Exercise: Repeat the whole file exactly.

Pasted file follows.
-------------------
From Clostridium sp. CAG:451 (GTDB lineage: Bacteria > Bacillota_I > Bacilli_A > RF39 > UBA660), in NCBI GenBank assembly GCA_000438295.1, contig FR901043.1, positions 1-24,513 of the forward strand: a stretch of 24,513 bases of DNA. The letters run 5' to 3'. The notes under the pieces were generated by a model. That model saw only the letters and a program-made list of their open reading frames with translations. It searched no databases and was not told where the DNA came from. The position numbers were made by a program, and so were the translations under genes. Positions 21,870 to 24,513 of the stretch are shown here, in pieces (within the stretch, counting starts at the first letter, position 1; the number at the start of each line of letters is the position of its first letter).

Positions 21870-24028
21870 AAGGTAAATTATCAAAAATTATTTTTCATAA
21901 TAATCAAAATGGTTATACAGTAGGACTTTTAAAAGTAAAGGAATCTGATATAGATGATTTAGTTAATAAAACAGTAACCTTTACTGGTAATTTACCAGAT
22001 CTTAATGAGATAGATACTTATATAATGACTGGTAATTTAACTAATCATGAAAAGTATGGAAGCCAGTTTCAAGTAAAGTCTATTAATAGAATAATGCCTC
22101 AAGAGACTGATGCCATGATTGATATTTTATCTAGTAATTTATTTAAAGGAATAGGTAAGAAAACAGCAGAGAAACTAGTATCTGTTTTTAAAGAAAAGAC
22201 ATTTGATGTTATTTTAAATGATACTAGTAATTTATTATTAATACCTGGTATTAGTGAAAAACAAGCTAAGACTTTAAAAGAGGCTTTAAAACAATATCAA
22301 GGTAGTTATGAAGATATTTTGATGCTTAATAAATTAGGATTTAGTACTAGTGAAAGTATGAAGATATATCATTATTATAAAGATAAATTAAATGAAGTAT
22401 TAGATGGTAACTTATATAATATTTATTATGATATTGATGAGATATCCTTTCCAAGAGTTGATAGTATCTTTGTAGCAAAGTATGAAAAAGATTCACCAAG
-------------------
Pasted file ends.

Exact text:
From Clostridium sp. CAG:451 (GTDB lineage: Bacteria > Bacillota_I > Bacilli_A > RF39 > UBA660), in NCBI GenBank assembly GCA_000438295.1, contig FR901043.1, positions 1-24,513 of the forward strand: a stretch of 24,513 bases of DNA. The letters run 5' to 3'. The notes under the pieces were generated by a model. That model saw only the letters and a program-made list of their open reading frames with translations. It searched no databases and was not told where the DNA came from. The position numbers were made by a program, and so were the translations under genes. Positions 21,870 to 24,513 of the stretch are shown here, in pieces (within the stretch, counting starts at the first letter, position 1; the number at the start of each line of letters is the position of its first letter).

Positions 21870-24028
21870 AAGGTAAATTATCAAAAATTATTTTTCATAA
21901 TAATCAAAATGGTTATACAGTAGGACTTTTAAAAGTAAAGGAATCTGATATAGATGATTTAGTTAATAAAACAGTAACCTTTACTGGTAATTTACCAGAT
22001 CTTAATGAGATAGATACTTATATAATGACTGGTAATTTAACTAATCATGAAAAGTATGGAAGCCAGTTTCAAGTAAAGTCTATTAATAGAATAATGCCTC
22101 AAGAGACTGATGCCATGATTGATATTTTATCTAGTAATTTATTTAAAGGAATAGGTAAGAAAACAGCAGAGAAACTAGTATCTGTTTTTAAAGAAAAGAC
22201 ATTTGATGTTATTTTAAATGATACTAGTAATTTATTATTAATACCTGGTATTAGTGAAAAACAAGCTAAGACTTTAAAAGAGGCTTTAAAACAATATCAA
22301 GGTAGTTATGAAGATATTTTGATGCTTAATAAATTAGGATTTAGTACTAGTGAAAGTATGAAGATATATCATTATTATAAAGATAAATTAAATGAAGTAT
22401 TAGATGGTAACTTATATAATATTTATTATGATATTGATGAGATATCCTTTCCAAGAGTTGATAGTATCTTTGTAGCAAAGTATGAAAAAGATTCACCAAG